The ‘Gänseliesel’ (Goose Girlis), a historical fountain erected in 1901, represents the most well-known landmark of the city of Goettingen.

Unpacking Economic and Social Rights: International and Comparative Dimensions - Conference

The Goettingen Journal of International Law is pleased to announce that we will take part in a conference in November 2018. The joint research project of the Institute of International and European Law of the University of Göttingen and the Minerva Center for Human Rights at the Hebrew University of Jerusalem Faculty of Law will be holding this conference in Göttingen, Germany under the title “Unpacking Economic and Social Rights: International and Comparative Dimensions”. The conference is a culmination of a joint research project directed by Prof. Tomer Broude and Prof. Andreas L. Paulus and examines economic and social rights from a comparative perspective, looking at German, Israeli and European legal systems and their respective constitutional, legislative and jurisprudential experiences, as well as the universal human rights framework under the auspices of the United Nations. In addition to this call, Prof. Paulus and Prof. Broude, junior researchers of the project and associate and invited scholars will present their research at the conference.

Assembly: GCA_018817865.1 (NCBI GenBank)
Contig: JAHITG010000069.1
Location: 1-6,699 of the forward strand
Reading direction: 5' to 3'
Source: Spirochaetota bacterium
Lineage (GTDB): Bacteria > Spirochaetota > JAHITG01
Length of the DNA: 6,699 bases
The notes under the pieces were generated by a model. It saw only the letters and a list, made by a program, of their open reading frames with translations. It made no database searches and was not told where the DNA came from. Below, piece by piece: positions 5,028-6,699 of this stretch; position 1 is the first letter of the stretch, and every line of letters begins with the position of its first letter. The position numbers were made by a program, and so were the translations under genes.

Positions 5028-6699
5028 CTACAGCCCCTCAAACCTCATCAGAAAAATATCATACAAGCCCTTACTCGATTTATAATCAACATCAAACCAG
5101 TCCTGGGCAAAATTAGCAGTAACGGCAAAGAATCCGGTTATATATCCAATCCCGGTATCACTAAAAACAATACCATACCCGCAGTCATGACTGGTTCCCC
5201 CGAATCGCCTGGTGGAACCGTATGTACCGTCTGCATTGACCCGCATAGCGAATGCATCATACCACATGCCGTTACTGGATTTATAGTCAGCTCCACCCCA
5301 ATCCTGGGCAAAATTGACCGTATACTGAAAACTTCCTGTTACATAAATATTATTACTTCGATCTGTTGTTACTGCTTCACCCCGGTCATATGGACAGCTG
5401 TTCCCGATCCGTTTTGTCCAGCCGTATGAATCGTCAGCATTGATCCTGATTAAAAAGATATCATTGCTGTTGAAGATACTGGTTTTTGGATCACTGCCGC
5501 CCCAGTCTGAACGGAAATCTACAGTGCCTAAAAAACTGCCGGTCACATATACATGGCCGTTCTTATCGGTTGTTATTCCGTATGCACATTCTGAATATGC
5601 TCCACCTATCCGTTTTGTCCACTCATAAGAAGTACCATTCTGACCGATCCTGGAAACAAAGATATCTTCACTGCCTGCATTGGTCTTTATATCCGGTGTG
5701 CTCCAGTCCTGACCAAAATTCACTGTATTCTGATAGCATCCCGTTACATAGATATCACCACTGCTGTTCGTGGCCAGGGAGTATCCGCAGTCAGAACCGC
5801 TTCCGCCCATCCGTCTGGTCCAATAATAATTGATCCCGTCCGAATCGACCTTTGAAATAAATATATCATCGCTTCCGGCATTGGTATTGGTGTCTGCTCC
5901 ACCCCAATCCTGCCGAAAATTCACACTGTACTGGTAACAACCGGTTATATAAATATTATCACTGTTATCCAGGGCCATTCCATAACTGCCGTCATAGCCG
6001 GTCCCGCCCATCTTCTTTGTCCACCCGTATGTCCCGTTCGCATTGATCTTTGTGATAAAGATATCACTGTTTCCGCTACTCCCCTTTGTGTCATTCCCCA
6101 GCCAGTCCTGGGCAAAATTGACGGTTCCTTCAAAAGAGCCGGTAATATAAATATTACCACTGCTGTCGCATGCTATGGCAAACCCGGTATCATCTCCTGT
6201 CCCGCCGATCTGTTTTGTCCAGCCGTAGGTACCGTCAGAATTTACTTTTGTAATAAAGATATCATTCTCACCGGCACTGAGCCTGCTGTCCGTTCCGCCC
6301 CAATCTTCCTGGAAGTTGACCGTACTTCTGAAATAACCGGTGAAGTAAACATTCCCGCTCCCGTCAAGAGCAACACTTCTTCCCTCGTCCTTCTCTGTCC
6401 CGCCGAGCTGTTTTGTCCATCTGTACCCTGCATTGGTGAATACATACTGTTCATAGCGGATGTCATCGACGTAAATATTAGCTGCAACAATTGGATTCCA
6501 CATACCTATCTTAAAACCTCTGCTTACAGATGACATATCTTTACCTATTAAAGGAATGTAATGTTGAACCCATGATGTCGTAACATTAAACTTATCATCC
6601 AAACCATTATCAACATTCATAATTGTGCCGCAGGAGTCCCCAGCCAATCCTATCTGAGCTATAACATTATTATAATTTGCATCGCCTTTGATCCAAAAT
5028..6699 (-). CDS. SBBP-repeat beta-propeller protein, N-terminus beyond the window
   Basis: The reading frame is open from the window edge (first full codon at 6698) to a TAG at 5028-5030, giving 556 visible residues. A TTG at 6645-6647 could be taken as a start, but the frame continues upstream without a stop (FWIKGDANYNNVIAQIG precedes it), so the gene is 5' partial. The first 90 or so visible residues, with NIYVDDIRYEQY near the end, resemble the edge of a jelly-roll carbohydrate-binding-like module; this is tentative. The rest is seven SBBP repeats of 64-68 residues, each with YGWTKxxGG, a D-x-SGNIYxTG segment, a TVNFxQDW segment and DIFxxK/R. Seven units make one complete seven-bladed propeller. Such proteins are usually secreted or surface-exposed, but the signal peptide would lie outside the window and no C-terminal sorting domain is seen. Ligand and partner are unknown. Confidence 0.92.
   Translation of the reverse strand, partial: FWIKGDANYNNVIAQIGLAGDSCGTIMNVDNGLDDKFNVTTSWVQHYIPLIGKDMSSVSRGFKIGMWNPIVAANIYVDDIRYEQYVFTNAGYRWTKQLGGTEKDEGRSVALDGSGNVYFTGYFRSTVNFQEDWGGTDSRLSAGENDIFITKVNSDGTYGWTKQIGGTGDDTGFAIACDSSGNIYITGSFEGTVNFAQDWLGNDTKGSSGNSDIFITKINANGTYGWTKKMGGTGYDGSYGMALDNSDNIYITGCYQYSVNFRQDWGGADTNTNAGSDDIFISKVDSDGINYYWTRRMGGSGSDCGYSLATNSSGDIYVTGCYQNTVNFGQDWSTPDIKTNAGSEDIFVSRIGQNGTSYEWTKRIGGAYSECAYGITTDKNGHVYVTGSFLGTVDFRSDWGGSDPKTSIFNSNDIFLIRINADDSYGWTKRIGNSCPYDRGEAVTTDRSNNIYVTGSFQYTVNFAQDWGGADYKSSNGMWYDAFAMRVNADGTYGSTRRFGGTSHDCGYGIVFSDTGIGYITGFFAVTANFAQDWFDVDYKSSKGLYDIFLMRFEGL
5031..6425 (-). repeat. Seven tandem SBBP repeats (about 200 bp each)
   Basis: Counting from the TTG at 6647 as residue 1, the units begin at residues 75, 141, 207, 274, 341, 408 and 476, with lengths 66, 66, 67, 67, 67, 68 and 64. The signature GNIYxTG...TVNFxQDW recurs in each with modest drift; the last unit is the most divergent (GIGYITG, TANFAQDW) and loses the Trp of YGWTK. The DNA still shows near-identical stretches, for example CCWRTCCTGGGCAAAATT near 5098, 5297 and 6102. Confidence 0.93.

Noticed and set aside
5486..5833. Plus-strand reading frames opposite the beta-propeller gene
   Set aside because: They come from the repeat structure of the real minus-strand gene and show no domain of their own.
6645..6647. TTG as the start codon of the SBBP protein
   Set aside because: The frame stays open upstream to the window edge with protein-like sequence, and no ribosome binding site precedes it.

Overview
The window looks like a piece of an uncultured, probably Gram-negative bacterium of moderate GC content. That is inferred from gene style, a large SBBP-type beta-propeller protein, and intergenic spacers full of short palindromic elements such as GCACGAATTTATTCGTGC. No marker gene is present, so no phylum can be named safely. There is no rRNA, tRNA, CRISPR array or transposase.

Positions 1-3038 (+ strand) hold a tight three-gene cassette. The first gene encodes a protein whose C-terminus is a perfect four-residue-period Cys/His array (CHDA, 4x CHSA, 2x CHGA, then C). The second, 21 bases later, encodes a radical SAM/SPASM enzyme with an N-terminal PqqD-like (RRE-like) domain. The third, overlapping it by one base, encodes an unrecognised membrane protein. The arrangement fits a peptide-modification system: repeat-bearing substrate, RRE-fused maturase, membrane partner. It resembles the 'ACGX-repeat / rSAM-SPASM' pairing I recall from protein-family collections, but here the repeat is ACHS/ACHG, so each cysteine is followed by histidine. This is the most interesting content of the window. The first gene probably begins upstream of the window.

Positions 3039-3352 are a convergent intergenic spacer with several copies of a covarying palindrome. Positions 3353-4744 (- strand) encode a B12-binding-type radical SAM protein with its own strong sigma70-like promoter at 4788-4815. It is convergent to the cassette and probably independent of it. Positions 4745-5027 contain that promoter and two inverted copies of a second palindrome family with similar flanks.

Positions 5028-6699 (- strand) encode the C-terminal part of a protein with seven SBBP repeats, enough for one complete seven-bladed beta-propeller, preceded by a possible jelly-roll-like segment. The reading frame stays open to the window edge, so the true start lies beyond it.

Scholars who work on economic and social rights are invited to submit abstracts. The proceedings of the conference and papers presented will be published in one of our upcoming issues. See the call for papers and the conference website for more details.

Deadline for submission of Abstracts: 1 June 2018. Accepted proposals will be notified by 1 July 2018. Full papers due for submission by 1 November 2018.

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Kosovo’s Chances of UN Membership: A Prognosis

David Ighojohwegba Efevwerhan



The International Court of Justice has ruled that Kosovo's unilateral declaration of independence neither violated general rule of international law nor the lex specialis. As of the time of writing, 86 UN Member States have recognized Kosovo as a State. With the judicial pronouncement in their favour, the authorities in Kosovo are likely to apply for membership in the United Nations. This paper reviews the rules and practice of UN membership admission and assesses Kosovo's chances of success should it apply to the world body for admission. It argues that ordinarily, Kosovo meets the requirements for admission into the UN but political considerations of the permanent members of the Security Council would constitute a clog in Kosovo's ambition to become the 194th member of the United Nations. However, four options are proffered as ways out of the political logjam that is sure to surface if and when, Kosovo puts in an application for admission into the membership of the UN.


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